Bill Hancock: The playoff is ‘absolutely locked’ into New Year’s Eve

Last Thursday’s College Football Playoff semifinals — played this year on New Year’s Eve instead of New Year’s Day — saw massive declines in the television audiences for both games. Despite that, CFP executive director Bill Hancock said Monday on The Audible podcast that he and the conference commissioners that oversee the event are "not talking about making any changes."

"The contract is in place for 12 years," Hancock said in an interview taped Monday morning. "We have not talked at all about making any changes."

Despite relentless ads on ESPN urging viewers to "plan accordingly" on New Year’s Eve, large numbers of people tuned out the afternoon Clemson-Oklahoma Orange Bowl and primetime Alabama-Michigan State Cotton Bowl. The former saw a 45 percent drop from the previous year’s Rose Bowl (from around 28 million viewers to 15.64 million). The latter declined 34 percent to 18.55 million.

Hancock said the lopsided nature of both contests — Clemson won 37-17, Alabama 38-0 — make it difficult to say how much the change of date was a factor as opposed to the less competitive games.

"We all need to be careful, step back and remember that one year does not make a trend," he said.

Hancock acknowledged that changing the calendar would be difficult given the Big Ten-Pac 12 Rose Bowl and Big 12-SEC Sugar Bowl locked in their Jan. 1 time slots with ESPN before the larger playoff deal went to market. Even had that not been the case, however, he said organizers planned to respect the Rose Bowl’s traditional window.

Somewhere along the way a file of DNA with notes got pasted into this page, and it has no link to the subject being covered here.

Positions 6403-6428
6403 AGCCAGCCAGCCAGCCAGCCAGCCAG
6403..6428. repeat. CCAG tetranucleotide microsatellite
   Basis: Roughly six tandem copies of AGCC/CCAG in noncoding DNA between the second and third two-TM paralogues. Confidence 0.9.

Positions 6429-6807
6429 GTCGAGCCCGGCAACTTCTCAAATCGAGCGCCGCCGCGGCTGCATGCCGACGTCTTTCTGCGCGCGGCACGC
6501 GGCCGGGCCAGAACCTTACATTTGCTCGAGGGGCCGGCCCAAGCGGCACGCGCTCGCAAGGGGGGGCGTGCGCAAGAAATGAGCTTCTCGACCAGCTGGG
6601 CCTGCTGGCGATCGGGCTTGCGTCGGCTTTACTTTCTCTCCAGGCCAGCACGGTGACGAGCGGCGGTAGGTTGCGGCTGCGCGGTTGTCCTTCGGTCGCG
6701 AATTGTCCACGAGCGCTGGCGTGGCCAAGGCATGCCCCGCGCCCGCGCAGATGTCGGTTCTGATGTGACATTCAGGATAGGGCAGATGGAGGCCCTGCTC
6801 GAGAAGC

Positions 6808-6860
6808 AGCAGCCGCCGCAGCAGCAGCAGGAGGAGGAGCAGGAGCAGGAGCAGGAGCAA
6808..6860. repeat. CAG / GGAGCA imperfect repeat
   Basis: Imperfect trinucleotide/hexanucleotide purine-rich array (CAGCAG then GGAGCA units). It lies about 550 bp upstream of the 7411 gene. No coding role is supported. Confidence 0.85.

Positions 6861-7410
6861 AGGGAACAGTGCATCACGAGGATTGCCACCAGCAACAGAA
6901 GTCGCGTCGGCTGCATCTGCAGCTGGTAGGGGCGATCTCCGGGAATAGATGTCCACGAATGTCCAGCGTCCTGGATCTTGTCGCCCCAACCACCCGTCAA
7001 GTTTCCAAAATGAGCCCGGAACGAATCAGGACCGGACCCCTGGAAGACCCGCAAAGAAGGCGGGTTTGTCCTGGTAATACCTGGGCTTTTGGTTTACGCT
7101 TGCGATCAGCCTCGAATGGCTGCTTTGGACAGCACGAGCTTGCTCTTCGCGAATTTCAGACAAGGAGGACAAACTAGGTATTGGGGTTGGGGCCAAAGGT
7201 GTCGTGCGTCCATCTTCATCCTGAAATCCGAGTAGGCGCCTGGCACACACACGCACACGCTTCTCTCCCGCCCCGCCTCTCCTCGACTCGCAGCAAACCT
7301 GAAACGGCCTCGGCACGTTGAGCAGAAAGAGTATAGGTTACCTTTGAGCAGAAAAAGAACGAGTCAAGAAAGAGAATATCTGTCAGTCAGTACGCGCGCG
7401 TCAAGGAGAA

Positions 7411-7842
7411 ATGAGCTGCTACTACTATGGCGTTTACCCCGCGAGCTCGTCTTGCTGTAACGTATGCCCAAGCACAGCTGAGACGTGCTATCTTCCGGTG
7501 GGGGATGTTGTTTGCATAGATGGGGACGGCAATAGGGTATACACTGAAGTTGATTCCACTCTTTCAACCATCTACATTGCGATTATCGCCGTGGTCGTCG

Ratings should go back up for at least the early game next season when New Year’s Eve falls on a Saturday. And in the following year, the Jan. 1 Rose and Sugar Bowls take their second turn hosting the playoff games. So a situation like this year’s won’t present itself again until Year 5 of the contract.

"It may turn out by the time we get to Year 5, and we’ve had competitive games, that we say, ‘You know what, it’s not working,’ said Hancock. "But it’s important not to jump to conclusions after one year of admittedly disappointing ratings."

To hear the entire interview, as well as Bruce and Stewart’s takeaways from bowl season and a lookahead to Alabama-Clemson, download The Audible on iTunes or listen on the SoundCloud player embedded at the top.